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Title: Phosphoregulation of KCC2 function
Author: Moore, Yvonne Elizabeth Frances
ISNI:       0000 0004 7429 2325
Awarding Body: UCL (University College London)
Current Institution: University College London (University of London)
Date of Award: 2018
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The function of neuronal networks relies on a well-maintained balance between excitation and inhibition, disruption of which can have dramatic pathological impacts on brain function. Insights into mechanisms that can enhance neuronal inhibition are therefore highly sought as these may lead to the identification of novel strategies to treat various neurological disorders. Here, I present work exploring a novel mechanism of enhancing GABAA receptor-mediated inhibition, the major source of fast synaptic inhibition in the brain. This was achieved by potentiating the function of the major chloride transporter in the brain, KCC2. Through genetic mutation of KCC2 threonine sites 906 and 1007 to alanine residues in vivo (KCC2-T906A/T1007A knock-in mouse model), I demonstrate the powerful impact that phospho-modulation of these sites has on KCC2 function. Not only did preventing KCC2-T906/T1007 phosphorylation enhance EGABA hyperpolarization in mature neurons, it accelerated the developmental excitatory-to-inhibitory GABAergic shift, seemingly by enhancing the rate of chloride extrusion. This is evident when neurons were challenged with increased [Cl–]i, as KCC2-T906A/T1007A neurons were able to more effectively remove this excess Cl–. This is of particular interest for epilepsy-associated disorders as neurons load with chloride during seizures, a process hypothesized to contribute to seizure initiation. Indeed, loss-of-function mutations in KCC2 are a genetic cause of epilepsy, and deficits in KCC2 function are seen in patients with idiopathic and acquired epilepsy, highlighting a potential for KCC2 as a novel target for treating seizures; the KCC2-T906A/T1007A mice provided the first opportunity to assess this potential. Using several chemoconvulsant models, I have demonstrated that KCC2-T906A/T1007A mutations limit the onset and severity of seizures. Therefore, this thesis highlights KCC2 as a novel therapeutic target for seizures and suggests phospho-modulation of KCC2 may be a potential strategy for increasing KCC2 function in patients with epilepsy.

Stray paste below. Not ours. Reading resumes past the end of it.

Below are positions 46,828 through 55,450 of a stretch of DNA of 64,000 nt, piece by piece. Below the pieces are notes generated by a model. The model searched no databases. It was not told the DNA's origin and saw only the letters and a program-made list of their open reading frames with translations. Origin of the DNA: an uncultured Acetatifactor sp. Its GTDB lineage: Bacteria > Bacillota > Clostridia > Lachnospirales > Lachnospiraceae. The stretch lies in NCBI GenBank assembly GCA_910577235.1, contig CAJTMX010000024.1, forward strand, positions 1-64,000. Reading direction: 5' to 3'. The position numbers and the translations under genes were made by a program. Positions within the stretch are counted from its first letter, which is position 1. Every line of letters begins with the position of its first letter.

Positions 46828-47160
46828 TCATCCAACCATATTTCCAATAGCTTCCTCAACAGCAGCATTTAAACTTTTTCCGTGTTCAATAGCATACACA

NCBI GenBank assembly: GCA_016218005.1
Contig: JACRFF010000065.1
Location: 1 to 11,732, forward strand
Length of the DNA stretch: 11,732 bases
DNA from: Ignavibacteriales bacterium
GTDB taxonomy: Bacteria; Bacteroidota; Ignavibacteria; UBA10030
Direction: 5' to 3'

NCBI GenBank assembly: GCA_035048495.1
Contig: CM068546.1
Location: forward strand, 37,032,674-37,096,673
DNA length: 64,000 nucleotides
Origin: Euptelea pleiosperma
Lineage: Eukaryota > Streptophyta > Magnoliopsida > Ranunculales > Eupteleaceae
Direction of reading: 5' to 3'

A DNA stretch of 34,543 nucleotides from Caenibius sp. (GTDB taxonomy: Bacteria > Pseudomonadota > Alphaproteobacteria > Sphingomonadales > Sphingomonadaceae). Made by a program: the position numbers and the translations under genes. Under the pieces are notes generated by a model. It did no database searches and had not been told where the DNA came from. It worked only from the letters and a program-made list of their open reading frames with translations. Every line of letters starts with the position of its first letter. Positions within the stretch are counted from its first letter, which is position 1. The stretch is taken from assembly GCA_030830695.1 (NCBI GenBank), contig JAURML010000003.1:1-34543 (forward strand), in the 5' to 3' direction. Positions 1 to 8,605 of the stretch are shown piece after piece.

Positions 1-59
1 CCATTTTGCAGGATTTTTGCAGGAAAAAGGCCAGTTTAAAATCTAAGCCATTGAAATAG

Supervisor: Not available Sponsor: Not available
Qualification Name: Thesis (Ph.D.) Qualification Level: Doctoral
EThOS ID:  DOI: Not available